A tour book with a difference
Peter West: died on Tuesday aged 83
As South Africa got off to a flyer at The Oval thoughts in the press box turned to absent friends. Peter West, who died earlier this week, did some of his best work in the BBC's box in the days when it was precariously perched on top of the pavilion here. With a seemingly permanent smile, and a nearly ever-present pipe, West always seemed so at home in front of the camera that it was a surprise to learn that he was always asking colleagues how he was faring.
David Frith, the founder editor of Wisden Cricket Monthly, recalled a slightly peeved West asking why his name had been left off the caption for a magazine cover in the early '80s that depicted Ian Botham and Clive Lloyd. "All you could see was the back of Peter's head. I suppose in a small way that backs up the stories about how insecure he was."
Like many in the media, David Lloyd - the one from the Evening Standard not the ex-England-coach turned Sky pundit - remembers West fondly. After he retired from the BBC, West fulfilled a long-held ambition by covering the 1986-87 England tour of Australia for the Daily Telegraph. "He was a lovely bloke," said Lloyd. "That was my first tour too, so I remember it well. I've got lots of great memories from it - and Peter features in most of them. He was such a nice, genuine character."
That was a great tour from an England point of view - Mike Gatting's side won the Ashes, and two one-day competitions to boot - but it wasn't all fun for West off the field, however. I had a vague recollection of his tour book, Clean Sweep, containing the odd pop at the Telegraph sports desk - but a quick re-read revealed almost daily conflict, culminating in a therapeutic two-page letter (never actually sent, which is often the best way) giving the then sports editor a blast.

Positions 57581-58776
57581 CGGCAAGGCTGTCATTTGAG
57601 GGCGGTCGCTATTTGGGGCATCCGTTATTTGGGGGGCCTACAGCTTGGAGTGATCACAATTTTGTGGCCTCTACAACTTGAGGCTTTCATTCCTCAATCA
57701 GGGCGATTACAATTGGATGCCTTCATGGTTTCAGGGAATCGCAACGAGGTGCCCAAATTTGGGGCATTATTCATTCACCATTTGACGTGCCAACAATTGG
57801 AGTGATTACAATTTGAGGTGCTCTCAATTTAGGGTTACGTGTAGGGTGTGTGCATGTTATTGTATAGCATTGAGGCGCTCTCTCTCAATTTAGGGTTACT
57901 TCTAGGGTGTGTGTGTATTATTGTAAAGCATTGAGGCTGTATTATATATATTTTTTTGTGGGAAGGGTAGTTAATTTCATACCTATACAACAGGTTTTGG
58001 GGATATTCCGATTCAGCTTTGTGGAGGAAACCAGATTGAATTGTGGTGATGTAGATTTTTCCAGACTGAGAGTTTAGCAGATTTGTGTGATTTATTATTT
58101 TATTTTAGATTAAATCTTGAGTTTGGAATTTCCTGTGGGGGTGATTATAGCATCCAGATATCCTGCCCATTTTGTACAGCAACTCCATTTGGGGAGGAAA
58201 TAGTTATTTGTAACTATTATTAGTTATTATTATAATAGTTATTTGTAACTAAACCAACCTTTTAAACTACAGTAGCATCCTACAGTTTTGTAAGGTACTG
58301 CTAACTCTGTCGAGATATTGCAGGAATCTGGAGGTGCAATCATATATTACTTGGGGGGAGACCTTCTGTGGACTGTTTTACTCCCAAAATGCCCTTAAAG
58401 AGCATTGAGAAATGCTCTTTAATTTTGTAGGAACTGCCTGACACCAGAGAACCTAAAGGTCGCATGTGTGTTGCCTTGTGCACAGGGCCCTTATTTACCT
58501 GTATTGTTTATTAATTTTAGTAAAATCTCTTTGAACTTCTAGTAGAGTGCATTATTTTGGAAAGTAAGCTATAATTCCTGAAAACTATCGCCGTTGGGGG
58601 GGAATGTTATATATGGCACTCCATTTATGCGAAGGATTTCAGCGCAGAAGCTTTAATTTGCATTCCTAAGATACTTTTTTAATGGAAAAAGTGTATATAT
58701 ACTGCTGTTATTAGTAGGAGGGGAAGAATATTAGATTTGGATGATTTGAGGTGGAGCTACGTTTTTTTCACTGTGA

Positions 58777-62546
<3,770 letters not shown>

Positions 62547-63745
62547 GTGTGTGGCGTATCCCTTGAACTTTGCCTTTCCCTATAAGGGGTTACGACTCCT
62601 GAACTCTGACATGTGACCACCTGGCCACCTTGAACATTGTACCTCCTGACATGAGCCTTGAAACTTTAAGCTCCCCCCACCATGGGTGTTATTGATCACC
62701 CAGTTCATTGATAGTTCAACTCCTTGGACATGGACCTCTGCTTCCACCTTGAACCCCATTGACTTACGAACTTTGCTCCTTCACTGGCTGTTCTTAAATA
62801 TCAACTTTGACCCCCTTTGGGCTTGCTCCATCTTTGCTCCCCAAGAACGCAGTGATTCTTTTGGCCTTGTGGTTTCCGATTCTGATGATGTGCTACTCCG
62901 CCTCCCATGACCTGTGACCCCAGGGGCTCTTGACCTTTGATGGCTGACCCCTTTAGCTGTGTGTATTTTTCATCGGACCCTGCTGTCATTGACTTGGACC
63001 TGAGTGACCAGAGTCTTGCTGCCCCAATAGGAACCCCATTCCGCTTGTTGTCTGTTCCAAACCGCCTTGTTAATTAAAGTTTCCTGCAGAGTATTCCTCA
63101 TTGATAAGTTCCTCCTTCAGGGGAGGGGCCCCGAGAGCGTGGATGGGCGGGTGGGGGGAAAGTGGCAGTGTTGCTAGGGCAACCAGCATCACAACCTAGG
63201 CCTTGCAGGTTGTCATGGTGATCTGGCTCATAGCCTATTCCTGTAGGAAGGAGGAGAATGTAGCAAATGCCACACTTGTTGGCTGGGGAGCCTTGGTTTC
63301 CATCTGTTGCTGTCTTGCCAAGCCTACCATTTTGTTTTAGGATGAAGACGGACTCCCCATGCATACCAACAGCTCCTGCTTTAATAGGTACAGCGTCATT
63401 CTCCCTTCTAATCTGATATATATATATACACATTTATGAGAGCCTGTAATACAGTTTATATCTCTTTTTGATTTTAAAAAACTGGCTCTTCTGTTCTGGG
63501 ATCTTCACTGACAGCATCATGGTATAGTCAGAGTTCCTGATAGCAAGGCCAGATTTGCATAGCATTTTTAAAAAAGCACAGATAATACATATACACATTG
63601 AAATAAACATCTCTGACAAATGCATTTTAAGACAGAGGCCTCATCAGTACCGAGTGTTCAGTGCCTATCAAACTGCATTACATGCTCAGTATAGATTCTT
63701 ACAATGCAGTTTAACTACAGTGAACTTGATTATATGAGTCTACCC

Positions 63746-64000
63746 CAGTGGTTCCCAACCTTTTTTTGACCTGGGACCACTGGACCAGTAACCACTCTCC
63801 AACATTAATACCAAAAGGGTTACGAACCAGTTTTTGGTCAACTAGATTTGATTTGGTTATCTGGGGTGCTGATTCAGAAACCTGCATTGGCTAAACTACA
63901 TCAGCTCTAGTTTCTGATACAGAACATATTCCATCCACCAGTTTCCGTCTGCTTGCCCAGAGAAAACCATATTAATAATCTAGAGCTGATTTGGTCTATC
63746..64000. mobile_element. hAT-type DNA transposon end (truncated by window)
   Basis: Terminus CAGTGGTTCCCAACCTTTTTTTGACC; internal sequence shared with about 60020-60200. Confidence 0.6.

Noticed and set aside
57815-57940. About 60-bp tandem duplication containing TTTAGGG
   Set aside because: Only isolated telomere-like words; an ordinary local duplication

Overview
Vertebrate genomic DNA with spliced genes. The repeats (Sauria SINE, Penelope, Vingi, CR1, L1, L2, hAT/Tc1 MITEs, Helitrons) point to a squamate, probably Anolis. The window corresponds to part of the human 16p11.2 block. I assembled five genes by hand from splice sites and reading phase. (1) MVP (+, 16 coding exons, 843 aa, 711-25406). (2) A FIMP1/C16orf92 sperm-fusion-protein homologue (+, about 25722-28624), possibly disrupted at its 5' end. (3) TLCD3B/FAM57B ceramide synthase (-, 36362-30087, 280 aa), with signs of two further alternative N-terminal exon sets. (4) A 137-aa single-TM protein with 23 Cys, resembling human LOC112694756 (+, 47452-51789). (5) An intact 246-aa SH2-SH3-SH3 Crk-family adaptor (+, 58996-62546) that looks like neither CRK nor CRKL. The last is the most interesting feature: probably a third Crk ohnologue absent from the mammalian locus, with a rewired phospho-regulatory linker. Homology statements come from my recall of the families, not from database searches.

Edited highlights include: "I have received your latest letter and noted that as seems to be customary you begin it with a complaint from a reader ... do you happen to realise that I have now been in Australia for seven weeks, filing every bloody day and never a day off, and, apart from sending congratulations on what you term my [Bill] Athey analysis, you have not yet been able to tell me that you have actually liked a single thing I have written ... I would ask you to remember that just an occasional touch of the carrot can mean a lot."
There's more - much more - in the same vein, which makes it rather an unusual tour book. The desk's daily demands must have clanged several bells with other journalists, and serves as a reminder of those not-terribly-distant days before e-mails and global-roaming phones, when overseas communication was by peremptory telex or a late-night phone call ("Towards midnight, Sportsed calls from London. I am disappointed to hear that he thinks Brisbane is eight hours ahead of GMT, when in fact it is ten ...").
In case you're wondering, the cricket does get a look-in, with the occasional shaft of West wisdom - such as this one, from the second Test at Perth: "[Steve] Waugh finishes with 5 for 69 after bowling unchanged for almost three hours. He looks an extremely promising cricketer." Waugh was still 30 months away from a Test century, but West had the vertical hold on the old crystal-ball just right.
Interestingly, the Telegraph's own obituary of West omits that tour book, although it does mention his autobiography and his book on Denis Compton. He also wrote two earlier tour books, but anyone might be forgiven for missing them - West's 1986-87 tour account was more than 30 years after his previous effort, on Jim Laker's triumphant Ashes series in 1956. My copy of that one bears the brief inscription "Salutations! Peter West". And The Oval press box saluted him today.
Steven Lynch is editor of Wisden CricInfo.